Earth is calling. It needs your help not only in continuing to follow a whole food, plant-based diet but also in making your shopping more sustainable. Fortunately, simple strategies can turn your grocery shopping green. Here are nine I’ve found helpful:
Always forget those reusable grocery bags? Keep them in the front seat of your car so they’re at least top of mind when you head into the grocery store. And if you’ve got a few of the plastic grocery bags hanging around because you forgot your reusable bags, stick one in your purse as a back-up.
There’s a reason the European Union and countries like Canada have pledged to ban single-use plastics: The planet is literally drowning in plastic pollution, including this type of plastic designed to use only one time. Consider this: One million plastic drinking bottles are purchased every minute worldwide, and every year, the world produces enough plastic waste that it’s the equivalent to the weight of the total human population, according to the United Nations Environment Programme. The majority of that plastic then ends up in nature or a landfill. You can avoid contributing to this plastic mess by not purchasing single-use plastics, including bottled teas, juices, waters, and sodas.
There are so many ways to kick the plastic habit, but here’s another: Rather than reaching for those plastic bags hanging by the produce for, say, unbagged celery or bell peppers, just throw the produce in your cart. You have to wash them anyway, right?
A single cucumber wrapped in plastic might seem like a good way to keep germs at bay – until you consider the environmental cost of that one plastic-wrapped veggie. If you were to buy every single vegetable or fruit like this and everybody followed your lead, imagine how much plastic waste that would create. Best bet? Skip the solo plastic-wrapped produce.
When you buy in bulk, you’ll not only cut out most or all of the packaging, you’ll also spend less. Generally speaking, the best foods to buy in bulk are the ones that won’t go bad. For instance, I buy oats, dry beans, rice, nuts and seeds, and even nutritional yeast in bulk and store them in glass jars.
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Grocery stores often keep bins of almost-expired or bruised produce—often called ugly produce or misfits in some stores—and sell it for a discount. Check those bins first, even if you’re an organic shopper, as you’ll find all kinds of perfectly good produce in it. And if they’re not appealing to eat raw, they’re often great for smoothies or soups (cut and freeze when you get home). Trouble is, some grocery stores have stopped doing this because customers weren’t supporting it. If that’s your grocery store, speak to the manager or start a petition requesting that they sell this produce again.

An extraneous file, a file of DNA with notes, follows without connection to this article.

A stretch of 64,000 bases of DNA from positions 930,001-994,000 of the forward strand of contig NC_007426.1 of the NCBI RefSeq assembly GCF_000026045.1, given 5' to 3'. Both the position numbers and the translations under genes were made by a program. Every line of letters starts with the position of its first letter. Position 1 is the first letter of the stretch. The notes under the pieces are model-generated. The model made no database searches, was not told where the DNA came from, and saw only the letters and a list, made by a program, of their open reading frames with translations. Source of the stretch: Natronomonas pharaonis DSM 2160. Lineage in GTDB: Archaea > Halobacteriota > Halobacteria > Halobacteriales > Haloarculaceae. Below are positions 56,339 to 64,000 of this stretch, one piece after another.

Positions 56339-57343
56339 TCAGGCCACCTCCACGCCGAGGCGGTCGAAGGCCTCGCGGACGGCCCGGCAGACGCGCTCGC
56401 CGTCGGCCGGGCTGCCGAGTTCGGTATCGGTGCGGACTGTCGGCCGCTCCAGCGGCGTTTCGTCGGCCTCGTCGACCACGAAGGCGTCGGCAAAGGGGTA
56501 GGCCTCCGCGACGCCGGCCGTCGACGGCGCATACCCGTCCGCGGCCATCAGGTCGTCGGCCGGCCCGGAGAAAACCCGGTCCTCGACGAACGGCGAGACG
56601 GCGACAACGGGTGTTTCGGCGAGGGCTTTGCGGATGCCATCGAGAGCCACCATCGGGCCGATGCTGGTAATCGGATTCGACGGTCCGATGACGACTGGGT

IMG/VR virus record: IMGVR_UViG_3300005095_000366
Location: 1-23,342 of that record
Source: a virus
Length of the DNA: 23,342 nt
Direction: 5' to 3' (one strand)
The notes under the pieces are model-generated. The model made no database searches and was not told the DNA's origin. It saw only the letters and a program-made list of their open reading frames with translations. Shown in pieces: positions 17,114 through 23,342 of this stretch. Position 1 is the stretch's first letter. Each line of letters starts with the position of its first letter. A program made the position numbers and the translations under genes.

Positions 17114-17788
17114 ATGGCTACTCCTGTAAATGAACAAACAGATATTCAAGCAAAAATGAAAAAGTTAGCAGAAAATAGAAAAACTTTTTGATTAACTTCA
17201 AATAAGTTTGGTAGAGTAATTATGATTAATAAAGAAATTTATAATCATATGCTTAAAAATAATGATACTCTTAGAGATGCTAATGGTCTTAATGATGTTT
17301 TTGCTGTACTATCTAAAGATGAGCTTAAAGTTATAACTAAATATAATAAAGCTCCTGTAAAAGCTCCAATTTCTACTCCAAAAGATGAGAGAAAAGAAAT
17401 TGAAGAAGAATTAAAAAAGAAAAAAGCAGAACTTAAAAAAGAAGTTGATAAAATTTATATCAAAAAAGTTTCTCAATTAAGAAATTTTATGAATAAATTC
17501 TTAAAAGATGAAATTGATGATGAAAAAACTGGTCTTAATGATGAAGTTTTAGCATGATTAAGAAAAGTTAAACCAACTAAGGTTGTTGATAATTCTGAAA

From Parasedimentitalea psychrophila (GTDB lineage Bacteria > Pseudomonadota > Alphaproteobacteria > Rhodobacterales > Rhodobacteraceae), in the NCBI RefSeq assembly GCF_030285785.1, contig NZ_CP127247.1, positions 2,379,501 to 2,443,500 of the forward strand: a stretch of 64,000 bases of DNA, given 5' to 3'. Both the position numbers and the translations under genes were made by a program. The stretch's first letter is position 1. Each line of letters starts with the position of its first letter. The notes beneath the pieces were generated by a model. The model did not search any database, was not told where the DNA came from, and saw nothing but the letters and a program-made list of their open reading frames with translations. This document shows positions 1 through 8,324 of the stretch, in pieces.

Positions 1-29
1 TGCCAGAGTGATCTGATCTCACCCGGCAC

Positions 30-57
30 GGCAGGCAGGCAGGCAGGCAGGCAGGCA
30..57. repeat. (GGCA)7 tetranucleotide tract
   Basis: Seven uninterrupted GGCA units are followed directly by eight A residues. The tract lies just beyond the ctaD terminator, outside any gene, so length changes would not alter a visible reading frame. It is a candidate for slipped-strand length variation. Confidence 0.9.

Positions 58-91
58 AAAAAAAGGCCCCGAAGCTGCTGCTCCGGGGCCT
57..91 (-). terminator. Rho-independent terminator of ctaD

Shopping local means that you’re supporting your local farmers, which then supports your local economy. As a result, you’re probably also cutting down on the foods that you’re buying from other parts of the world, which places a huge burden on the environment via shipping and transportation. Look for locally grown foods at your grocery store or head to a farmers market.
Plastic containers usually have a small number inside the triangular recycling logo on them. These numbers range from one through seven, and while some cities accept all seven numbers for recycling, others may only take those with a #1 or #2. If your city is among the latter, be conscious of this when you’re at the grocery store, and if you are buying a food in a plastic container, stick with those labeled #1 or #2.
Organic foods get the leg up when it comes to sustainability because farmers are producing higher quality food and maintaining the health of the soil. Plus, organic foods aren’t grown with chemicals that their conventionally grown counterparts use which harm human health as well as the soil. Even if you can’t go fully organic, at least follow the Environmental Working Group’s Dirty Dozen, an annual list of the most pesticide-laden produce. Buying organic versions of those foods will have the greatest impact on your health and the health of the environment. In 2019, strawberries, spinach and kale were ranked the three dirtiest. The group also ranks the Clean Fifteen, produce that have the least amount of pesticide residues. If you can’t find or afford organic versions of these, buying conventional is a good option.
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